AG Sessions Puts Long Island Gang Violence High on Agenda
CENTRAL ISLIP, N.Y.—By visiting Long Island last week, Attorney General Jeff Sessions brought national attention to a community besieged by gang violence.
“I have a message for the gangs that target young people: We are targeting you. We are coming after you,” Sessions said at the federal courthouse in Central Islip, less than three miles from the park where four young men were found murdered two weeks earlier.
The brutal manner in which the four youths, aged between 16 and 20, were killed “is consistent with the modus operandi of MS-13,” according to Suffolk County Police Commissioner Timothy Sini.
MS-13, or Mara Salvatrucha, is a transnational criminal organization that has flourished in places like Suffolk County in the last several years. Although the gang formed in Los Angeles in the 1980s, it has deep ties to El Salvador—and, with an influx of unaccompanied minors from Central America resettling in Suffolk County, its violence is escalating.
Since September last year, 11 bodies have been discovered in Central Islip and neighboring Brentwood—all murders connected to MS-13, and most of the victims were teenagers.
Sessions said President Donald Trump is “particularly alert” to the murders in Suffolk County and “the young people that we’ve lost.”
“The MS-13 motto is ‘kill, rape, control,'” Sessions said. “Our motto is going to be justice for victims and consequences for criminals.”
Sessions said the policy of allowing unfettered access to the United States for unaccompanied minors—those under 18 crossing the border without parents—brings problems.
Homeland Security has determined that about 60 percent of the children initially determined to be “unaccompanied alien children” are released to a parent who is already living illegally in the United States.
“Bad guys know how this system works and they have exploited it,” Sessions said. “We cannot continue with this transporting across our border, illegal immigrants who have not been properly vetted and are actually part of criminal organizations.”
In March, 13 MS-13 gang members were arrested in Suffolk County and charged with seven murders, among dozens of other charges. Ten of the 13 suspects are illegal immigrants, two are U.S. citizens, and one is a green card holder, according to Robert Capers, then-U.S. attorney for the Eastern District of New York. Seven of the suspects arrived in Suffolk County as unaccompanied minors.
More than 4,500 unaccompanied minors have resettled in Suffolk County in the last 3 1/2 years—at least 80 percent of them from Central America.
Unaccompanied minors, if they don’t already have connections to MS-13, become prime targets for recruitment.
“They [MS-13] recruit unaccompanied minors. And every time they convert a young person to their depraved life of violence and crime, they steal those young people’s future and our nation’s future,” Sessions said. He said MS-13 recruits members in high schools, middle schools, and even elementary schools.
The attorney general allayed concerns that illegal immigrants were scared to step forward with information regarding crimes due to fear of deportation.
“We’re not, to my knowledge, out seeking down witnesses for crimes to deport,” Sessions said.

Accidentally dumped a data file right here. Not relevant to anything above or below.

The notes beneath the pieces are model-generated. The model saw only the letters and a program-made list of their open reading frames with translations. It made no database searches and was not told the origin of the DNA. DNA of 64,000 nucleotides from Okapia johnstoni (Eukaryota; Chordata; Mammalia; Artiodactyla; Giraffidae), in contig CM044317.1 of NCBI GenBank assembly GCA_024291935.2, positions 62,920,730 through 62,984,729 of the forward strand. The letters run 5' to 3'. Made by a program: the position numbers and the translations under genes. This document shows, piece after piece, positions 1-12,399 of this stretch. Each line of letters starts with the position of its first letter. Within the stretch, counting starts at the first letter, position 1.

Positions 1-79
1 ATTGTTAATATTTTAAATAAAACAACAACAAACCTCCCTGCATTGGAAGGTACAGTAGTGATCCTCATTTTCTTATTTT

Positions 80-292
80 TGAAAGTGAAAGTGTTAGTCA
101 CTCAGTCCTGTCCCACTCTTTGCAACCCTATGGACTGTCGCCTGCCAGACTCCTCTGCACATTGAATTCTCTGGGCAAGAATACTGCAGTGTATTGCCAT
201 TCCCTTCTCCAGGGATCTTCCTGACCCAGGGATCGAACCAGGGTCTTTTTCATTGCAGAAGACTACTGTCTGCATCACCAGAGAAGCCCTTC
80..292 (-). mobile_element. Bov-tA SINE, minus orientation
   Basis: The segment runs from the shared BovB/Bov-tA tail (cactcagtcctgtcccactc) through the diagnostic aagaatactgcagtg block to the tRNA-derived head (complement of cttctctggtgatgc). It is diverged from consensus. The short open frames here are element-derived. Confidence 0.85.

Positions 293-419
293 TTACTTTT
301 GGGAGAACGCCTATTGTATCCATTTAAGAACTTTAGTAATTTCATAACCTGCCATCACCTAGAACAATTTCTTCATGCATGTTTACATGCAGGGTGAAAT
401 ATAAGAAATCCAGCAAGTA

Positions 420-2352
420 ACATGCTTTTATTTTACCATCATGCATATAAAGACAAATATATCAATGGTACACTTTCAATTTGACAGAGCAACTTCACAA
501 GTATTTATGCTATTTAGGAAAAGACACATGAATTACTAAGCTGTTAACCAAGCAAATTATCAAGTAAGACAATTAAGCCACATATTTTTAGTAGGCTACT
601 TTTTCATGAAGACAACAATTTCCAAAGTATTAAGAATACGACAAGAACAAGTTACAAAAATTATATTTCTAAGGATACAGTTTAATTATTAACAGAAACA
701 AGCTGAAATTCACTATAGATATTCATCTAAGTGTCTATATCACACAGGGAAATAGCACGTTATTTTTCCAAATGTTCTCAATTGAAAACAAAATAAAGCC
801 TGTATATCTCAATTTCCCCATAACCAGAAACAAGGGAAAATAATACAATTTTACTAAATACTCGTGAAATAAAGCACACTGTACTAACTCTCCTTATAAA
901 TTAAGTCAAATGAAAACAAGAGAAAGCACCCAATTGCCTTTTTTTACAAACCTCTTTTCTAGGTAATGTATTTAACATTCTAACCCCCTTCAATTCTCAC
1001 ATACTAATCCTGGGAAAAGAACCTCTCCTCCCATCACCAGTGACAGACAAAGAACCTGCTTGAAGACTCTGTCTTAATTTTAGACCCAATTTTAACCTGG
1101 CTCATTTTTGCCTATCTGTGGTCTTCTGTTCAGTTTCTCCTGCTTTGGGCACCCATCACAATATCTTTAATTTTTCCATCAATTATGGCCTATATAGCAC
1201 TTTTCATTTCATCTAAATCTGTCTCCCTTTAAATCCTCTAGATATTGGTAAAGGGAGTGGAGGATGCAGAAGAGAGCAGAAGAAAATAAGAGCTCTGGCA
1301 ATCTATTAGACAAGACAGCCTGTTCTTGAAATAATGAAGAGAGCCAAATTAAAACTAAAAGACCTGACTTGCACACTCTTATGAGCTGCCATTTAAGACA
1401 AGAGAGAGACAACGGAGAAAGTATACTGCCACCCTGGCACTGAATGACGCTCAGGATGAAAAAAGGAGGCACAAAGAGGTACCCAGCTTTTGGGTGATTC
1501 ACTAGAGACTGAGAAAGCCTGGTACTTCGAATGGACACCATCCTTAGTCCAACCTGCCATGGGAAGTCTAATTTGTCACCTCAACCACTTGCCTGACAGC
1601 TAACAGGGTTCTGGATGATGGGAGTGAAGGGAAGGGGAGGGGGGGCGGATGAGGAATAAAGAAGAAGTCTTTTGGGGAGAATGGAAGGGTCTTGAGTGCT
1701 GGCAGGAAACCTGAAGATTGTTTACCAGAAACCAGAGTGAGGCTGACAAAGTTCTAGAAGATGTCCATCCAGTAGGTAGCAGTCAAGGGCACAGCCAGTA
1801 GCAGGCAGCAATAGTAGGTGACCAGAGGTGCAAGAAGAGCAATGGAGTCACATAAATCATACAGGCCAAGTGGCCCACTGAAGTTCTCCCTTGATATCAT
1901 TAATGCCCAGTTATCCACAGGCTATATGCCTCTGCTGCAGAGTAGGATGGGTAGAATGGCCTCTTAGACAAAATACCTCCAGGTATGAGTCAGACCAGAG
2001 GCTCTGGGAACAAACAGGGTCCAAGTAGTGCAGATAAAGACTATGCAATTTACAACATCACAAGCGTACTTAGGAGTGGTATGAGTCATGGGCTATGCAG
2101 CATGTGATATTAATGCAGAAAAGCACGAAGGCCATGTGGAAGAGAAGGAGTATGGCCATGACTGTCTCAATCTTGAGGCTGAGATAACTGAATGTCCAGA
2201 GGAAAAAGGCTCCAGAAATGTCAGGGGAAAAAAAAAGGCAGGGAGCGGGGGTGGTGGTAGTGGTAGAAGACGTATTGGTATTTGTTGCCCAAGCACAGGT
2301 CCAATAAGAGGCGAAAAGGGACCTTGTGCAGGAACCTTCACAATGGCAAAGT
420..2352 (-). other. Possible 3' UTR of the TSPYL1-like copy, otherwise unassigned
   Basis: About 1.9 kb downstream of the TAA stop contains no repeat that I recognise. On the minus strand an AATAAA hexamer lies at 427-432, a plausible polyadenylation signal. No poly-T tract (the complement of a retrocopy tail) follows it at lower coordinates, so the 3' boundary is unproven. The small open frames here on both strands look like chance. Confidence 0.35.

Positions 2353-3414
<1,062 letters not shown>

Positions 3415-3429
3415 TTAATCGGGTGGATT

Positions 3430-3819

Sini has reiterated this position, saying his police officers are prohibited from inquiring about the immigration status of witnesses or victims.
Former Suffolk County Executive Steve Levy said the gang violence has “really been reaching a crescendo here of late, especially with the attorney general coming.”
Levy was the county executive from 2004 to 2011. He helped set up an anti-gang task force in 2010 after the region experienced a spike in gang violence. The unit, which included agents from the FBI and local police, was “very successful in knocking out many of their kingpins,” Levy said.
The current county administration disbanded the gang task force for several years, and Levy says this “most illogical and wrong-headed policy decision” is partly to blame for the recent rash of violence.
“It allowed these gangs to reconstitute themselves,” he said.
The loss of the gang task force, coupled with the major influx of thousands of unaccompanied minors into the county not long after, was a “double whammy,” Levy said.
“You had schools that were now having to deal with hundreds of these young people who didn’t speak English, with no parents,” Levy said. “At the same time you’ve got 15-, 16-, 17-year-old young males coming here without parents, who gravitated toward the gangs—who were providing them protection and a sense of home. Who would think that this was going to be a good idea?”
Levy suggests the county give Sessions a list of all the presently incarcerated illegal immigrants convicted of violent crimes, as well as gang members who were incarcerated over the last five years who are here illegally.
“And ask for them to be deported.”
Federal and State Resources
In Long Island, Sessions also met with leaders from county and state law enforcement agencies to discuss the current efforts to combat violent crime and how the Justice Department can provide assistance.
Sessions then met with the families of MS-13 victims Kayla Cuevas and Nisa Mickens of Brentwood. Cuevas, 16, and Mickens, 15, were killed in September with baseball bats and a machete.
Gov. Andrew Cuomo has added more than a dozen state police, including six new investigators, to boost the FBI-led Long Island Gang Task Force.
“The recent rash of gang-related violence by MS-13 has threatened the safety of our communities,” Cuomo said in a statement on April 26.